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Standing with immigrants facing ICE in South Florida

Community members with the Miramar Circle of Protection show love on Mother's Day for people waiting in front of the Miramar ICE office in South Florida.   Photo: AFSC Florida

Every Wednesday—rain or shine—a coalition of community members gather outside the immigration office in Miramar, South Florida. We call our coalition the Miramar Circle of Protection. And we are there for the hundreds of immigrants who come to this facility every day to meet with Immigration and Customs Enforcement (ICE) officials. 

These immigrants have come to the U.S. from Honduras, El Salvador, Haiti, Nicaragua, and other countries in Latin America and the Caribbean as well as all over the world. Many have fled violence, persecution, natural disasters, extreme poverty, and other horrific conditions—and are seeking safety and refuge. Others migrated to the U.S. years or even decades ago and are there for their regular check-ins with ICE.   

Every one of these people should be treated with the compassion, dignity, and respect that we all deserve. But instead, many of them face mistreatment and abuse from staff—and inhumane conditions while waiting outside for their appointments.  

People wait in line for hours at the Miramar ICE office, even in heat and heavy rain. Photo: AFSC Florida

The Miramar facility is the only ICE processing center in South Florida, which means many immigrants travel hours to get there. People start lining up at 5 a.m. and will wait outside for hours—even in the scorching Florida heat. There is no access to water, toilets, or shade. Many have children with them. A few times this summer, an ambulance had to be called to help people experiencing heat-related illness while waiting.   

Far too often, people who do get to speak with ICE staff don’t get the help they need. Some immigrants have faced verbal abuse—including racist comments and threats of deportation—from ICE officials. Many show up for their appointments only to be told that they have to reschedule, often months or even over a year later.

That includes people like Cristy, who arrived in the U.S. in March of this year. In 2018, Cristy’s political activism in Managua, Nicaragua made her a target for threats of physical violence from government supporters. In 2020, Hurricanes Eta and Oita hit the country, destroying her home and that of many others. Limited job opportunities in Nicaragua made it impossible for Cristy to rebuild and support her two young daughters. That’s why she migrated to the U.S. in April 2022.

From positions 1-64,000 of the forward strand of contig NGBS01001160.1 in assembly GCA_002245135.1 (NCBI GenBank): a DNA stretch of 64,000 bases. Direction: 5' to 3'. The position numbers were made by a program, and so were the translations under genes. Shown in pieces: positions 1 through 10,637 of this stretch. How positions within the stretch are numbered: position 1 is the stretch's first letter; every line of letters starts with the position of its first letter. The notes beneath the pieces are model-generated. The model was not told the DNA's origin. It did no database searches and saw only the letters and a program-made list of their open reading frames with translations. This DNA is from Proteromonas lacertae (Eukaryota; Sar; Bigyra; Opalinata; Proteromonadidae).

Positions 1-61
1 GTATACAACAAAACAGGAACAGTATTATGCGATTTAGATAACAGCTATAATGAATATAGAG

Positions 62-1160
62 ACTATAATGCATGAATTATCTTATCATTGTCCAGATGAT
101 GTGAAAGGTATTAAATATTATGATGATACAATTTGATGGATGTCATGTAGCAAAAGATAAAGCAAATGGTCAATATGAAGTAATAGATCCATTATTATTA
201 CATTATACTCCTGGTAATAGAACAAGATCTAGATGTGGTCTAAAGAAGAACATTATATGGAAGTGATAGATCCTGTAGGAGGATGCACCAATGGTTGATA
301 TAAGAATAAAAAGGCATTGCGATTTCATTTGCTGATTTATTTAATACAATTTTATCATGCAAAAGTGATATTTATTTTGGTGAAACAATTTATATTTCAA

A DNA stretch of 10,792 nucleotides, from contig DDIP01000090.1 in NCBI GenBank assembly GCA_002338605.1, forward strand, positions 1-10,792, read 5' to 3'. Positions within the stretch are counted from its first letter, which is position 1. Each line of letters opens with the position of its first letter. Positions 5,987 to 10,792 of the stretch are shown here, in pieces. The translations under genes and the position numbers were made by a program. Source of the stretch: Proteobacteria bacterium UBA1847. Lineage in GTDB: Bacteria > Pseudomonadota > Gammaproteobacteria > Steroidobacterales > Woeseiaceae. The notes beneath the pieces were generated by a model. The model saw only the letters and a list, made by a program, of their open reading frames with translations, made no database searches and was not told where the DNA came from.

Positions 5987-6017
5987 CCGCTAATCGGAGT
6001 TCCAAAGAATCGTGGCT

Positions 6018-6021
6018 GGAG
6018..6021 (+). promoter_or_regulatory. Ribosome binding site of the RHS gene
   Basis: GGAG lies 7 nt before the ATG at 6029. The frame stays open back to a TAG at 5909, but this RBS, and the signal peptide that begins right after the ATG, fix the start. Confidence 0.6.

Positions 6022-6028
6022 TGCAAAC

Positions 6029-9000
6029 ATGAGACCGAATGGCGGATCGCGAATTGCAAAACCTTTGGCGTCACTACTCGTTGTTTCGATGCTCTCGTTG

When Cristy arrived in the U.S., she was told by immigration to report to the ICE office in Miramar. But when she went for a scheduled appointment, she was told by staff that they would not meet with her. Instead, she was only given a piece of paper with an ICE email address to contact. “I have no idea what I should do,” Cristy told us when we met her at the office that day.

Immigrants write postcards to public officials, urging them to improve conditions at the office and provide permanent protections for all immigrants. Photo: AFSC Florida

Our coalition has met countless people with stories like Cristy’s. Meanwhile, immigrant lives—and those of their families—remain in limbo as they wait months, even years to resolve their immigration case. For people who are undocumented, this uncertainty places them at greater risk for detention and deportation if they encounter law enforcement or immigration agents in their communities. It also makes it much harder for them to find work or housing and care for themselves and their families.  

In 2017, community members created the Miramar Circle of Protection to support people facing these injustices at the Miramar ICE facility. Every Wednesday, we set up a large tent just across the street from the entrance of the ICE office. We have water, snacks, personal protective equipment, games for children, and chairs for people to sit in the shade. We provide them with information on navigating ICE proceedings and resources where they can get assistance with food, housing, and other services. And we create a safe space where people know they will be welcome, heard, and protected.

In recent months, the Miramar Circle of Protection has also provided opportunities for immigrants to engage in advocacy for more just, humane immigration policies. We started a campaign to help people write postcards to Florida elected officials and call for an expansion of Temporary Protected Status. The TPS program provides protection from deportation to people from certain countries afflicted by war, natural disaster, or other devastating events. Now the Biden administration must expand the program to protect people from more countries—and provide a pathway to citizenship for all immigrants in the U.S.

We’re also advocating to end ICE use of surveillance technologies, including ankle bracelets and phone tracking, to monitor people in immigration proceedings. These technologies amount to e-carceration that deprives people of their liberty. Instead, the U.S should invest in humane alternatives such as community-based case management for immigrants.  

Our Miramar Circle of Protection is just one example of what it can look like when people come together to ensure every community member is welcome with dignity, respect, and compassion. And our coalition will continue to be there for people at Miramar as we push for a more just, humane future for all immigrants.   

About the Author

Maria Bilbao is the campaigns coordinator for AFSC Florida.